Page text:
Sunday, November 27, 2011

494. Hsia Nu/A Touch of Zen (1969)

Running Time: 187 minutes
Directed By: King Hu
Written By: King Hu, Songling Pu
Main Cast: Hsu Feng, Shih Jun, Pai Ying, Roy Chiao, Tien Ping

MORE WUXIA "FUN"

As I mentioned the other day, at the end of my "Come Drink with Me" review, I moved "A Touch of Zen" to the top of my Netflix queue, so that I could treat King Hu like a band-aid and rip him off with one, quick motion. I wish that motion had been a little quicker...

With a running time of over three hours, "A Touch of Zen" tells the tale of several key characters. The film starts out following Ku Shen-chai (Jun), a less than ambitious scholar, who spends his days at his studio drawing portraits and doing calligraphy. His mother hounds him day in and day out to make something of his life and become a well respected official, but Ku brushes off these notions. When a young woman, Yang Hui-ching (Feng) moves into the supposedly haunted mansion near Ku's house, he becomes almost obsessed with her. When Ku's mother tries to set-up a date between Ku and Yang, she denies the offer. Eventually Ku and Yang do become "friendly" though and this forces Yang to tell Ku her history and how her family was brutally murdered by imperial enemies. Yang is the last of the family to escape execution and she's on the run. Now, Ku feels obligated to help her and with the enlistment of a few allies, Yang and Ku try to fight back against enemy.

One could argue that I probably already had the opinion formed that I wasn't going to like this movie, before I even popped it into my DVD player and watched it and honestly, that may be kind of right. The film "Come Drink with Me" was so far from being "up my alley" that it was just really hard to get excited for another King Hu film, one that had a similar plot (a woman out for vengeance). When it arrived in the mail from Netflix and I got a look at it's length, I was really dreading it, but like I've had to do other times on my journey, I sucked it up and went on with it. At times, in the past, when I've had to suck it up and watch something I didn't want to, it worked out in the end. This time - not so much. I will give King Hu a little credit, as this time I could really see the effort being poured out on to the screen. As much as "A Touch of Zen" also wasn't up my alley, I still found the three hour running time to go by at a nice pace and there weren't too many "watch the clock" moments.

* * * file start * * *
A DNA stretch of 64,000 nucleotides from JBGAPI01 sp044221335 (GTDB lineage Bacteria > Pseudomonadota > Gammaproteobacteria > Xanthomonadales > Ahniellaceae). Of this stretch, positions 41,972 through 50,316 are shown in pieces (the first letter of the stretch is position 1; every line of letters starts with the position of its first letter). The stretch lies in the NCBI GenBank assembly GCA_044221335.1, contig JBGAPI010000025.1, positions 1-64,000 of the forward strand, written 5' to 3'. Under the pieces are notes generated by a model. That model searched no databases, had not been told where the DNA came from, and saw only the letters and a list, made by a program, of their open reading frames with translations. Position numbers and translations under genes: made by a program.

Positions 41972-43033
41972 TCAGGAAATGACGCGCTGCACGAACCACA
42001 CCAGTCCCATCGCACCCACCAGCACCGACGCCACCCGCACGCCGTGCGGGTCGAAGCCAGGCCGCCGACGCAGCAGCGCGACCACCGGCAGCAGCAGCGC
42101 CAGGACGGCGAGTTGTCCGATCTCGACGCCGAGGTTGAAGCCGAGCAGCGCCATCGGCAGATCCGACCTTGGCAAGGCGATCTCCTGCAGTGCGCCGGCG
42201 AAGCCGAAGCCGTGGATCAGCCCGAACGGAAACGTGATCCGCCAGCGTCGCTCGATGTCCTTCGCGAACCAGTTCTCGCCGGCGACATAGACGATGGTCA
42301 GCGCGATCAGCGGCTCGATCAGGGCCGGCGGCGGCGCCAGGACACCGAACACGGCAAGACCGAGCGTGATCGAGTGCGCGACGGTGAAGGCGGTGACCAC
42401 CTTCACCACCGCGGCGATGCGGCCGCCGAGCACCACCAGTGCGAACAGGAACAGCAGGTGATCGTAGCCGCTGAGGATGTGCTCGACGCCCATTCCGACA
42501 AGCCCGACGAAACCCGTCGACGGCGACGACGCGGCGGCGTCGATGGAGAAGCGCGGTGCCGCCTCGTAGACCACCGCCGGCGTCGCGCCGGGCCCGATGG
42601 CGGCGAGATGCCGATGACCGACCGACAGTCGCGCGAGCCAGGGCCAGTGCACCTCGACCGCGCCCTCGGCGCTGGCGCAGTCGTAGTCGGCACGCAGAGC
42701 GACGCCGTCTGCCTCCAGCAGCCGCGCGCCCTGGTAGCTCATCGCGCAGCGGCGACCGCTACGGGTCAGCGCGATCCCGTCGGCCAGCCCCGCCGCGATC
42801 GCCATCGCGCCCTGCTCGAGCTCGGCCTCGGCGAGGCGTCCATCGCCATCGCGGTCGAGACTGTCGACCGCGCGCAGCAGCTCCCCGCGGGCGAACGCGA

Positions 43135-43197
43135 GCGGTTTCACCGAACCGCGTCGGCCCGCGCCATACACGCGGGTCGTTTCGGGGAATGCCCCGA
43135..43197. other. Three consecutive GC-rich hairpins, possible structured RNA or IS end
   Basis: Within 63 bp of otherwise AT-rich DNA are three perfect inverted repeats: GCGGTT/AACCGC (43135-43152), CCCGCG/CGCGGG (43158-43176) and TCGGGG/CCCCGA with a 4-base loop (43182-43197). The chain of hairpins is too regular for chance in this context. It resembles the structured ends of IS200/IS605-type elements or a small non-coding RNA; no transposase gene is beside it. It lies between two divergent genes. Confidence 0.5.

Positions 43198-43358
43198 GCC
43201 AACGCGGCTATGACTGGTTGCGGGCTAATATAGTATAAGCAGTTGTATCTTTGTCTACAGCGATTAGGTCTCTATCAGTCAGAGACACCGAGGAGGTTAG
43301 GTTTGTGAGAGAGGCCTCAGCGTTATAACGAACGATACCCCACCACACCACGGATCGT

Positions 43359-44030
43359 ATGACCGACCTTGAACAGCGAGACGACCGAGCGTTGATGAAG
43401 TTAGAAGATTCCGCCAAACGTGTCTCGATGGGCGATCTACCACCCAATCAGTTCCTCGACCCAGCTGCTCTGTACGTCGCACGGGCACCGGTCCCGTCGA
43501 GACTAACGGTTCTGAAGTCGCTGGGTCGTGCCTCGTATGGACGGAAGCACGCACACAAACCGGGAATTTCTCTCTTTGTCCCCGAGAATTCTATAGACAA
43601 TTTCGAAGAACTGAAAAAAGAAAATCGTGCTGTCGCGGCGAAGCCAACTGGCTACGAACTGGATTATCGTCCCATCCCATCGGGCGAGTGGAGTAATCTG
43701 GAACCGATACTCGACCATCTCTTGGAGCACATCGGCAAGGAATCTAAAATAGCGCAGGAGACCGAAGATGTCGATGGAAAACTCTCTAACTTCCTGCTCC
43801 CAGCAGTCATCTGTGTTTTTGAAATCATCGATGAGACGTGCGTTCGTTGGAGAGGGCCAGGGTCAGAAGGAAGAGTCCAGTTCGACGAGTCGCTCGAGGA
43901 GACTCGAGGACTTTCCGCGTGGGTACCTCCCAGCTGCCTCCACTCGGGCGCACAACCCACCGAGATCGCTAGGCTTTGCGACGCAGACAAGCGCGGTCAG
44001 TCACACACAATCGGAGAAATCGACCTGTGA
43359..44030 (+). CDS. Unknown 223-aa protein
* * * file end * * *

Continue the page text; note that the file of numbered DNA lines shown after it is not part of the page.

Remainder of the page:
I can say that no other director has had the ability to put me to sleep quite like King Hu does. There were numerous times throughout the picture that I nodded off, only to wake up, having to rewind the film and catch what I missed. The story was, at times, extremely drawn out. The first forty minutes of the film go something like this: Ku awakens, goes to his studio, comes home, gets nagged by his mother and spends his night inspecting the haunted next-door house. That cycle runs through at least twice and nearly eats up forty minutes of screen time! If you want to bring up the great cinematography, then I'll tell you that it was "so-so", unless you're talking about the fight scene in the woods, then I'll tell you that it was brilliant. I had heard so many gushing stories about the "beautiful camerawork" in this movie and really that's the only scene that wowed me, the rest looked it's age and was unimpressive, in my opinion.

In retrospect, maybe I shouldn't have watched the two King Hu movies back to back. I know when I look back on them, both this and "Come Drink with Me" are going to get confused in my mind and their both going to end up getting balled together and placed in the round file of my filmic brain. I give the film a few points for not totally boring me into oblivion, but ultimately this gets added to that long list of "not for me" movies. Otherwise, if this type of thing is your cup of tea, then I'm sure "A Touch of Zen" would be a great film for you.

RATING: 4/10 Well, I can't say I'm sad to see King Hu films finished, as far as my journey is concerned.

MOVIES WATCHED: 355
MOVIES LEFT TO WATCH: 646

November 27, 2011 8:20pm

1 comment:

  1. Well, I struggled to stay awake and thrilled by this one as well. (I carn't get 'drink with me' here). I like and enjoy 'world' cinema, but this stle of Chinese ones I'm afraid are a tad beyond by bridge over the culture gap. I find the same with Indian cinema - especialy Ray (No, not me, The Apu series)the same. Stunning camera work.. but oh so lingering. (And I cope well with long, slow films generaly)
    Ray

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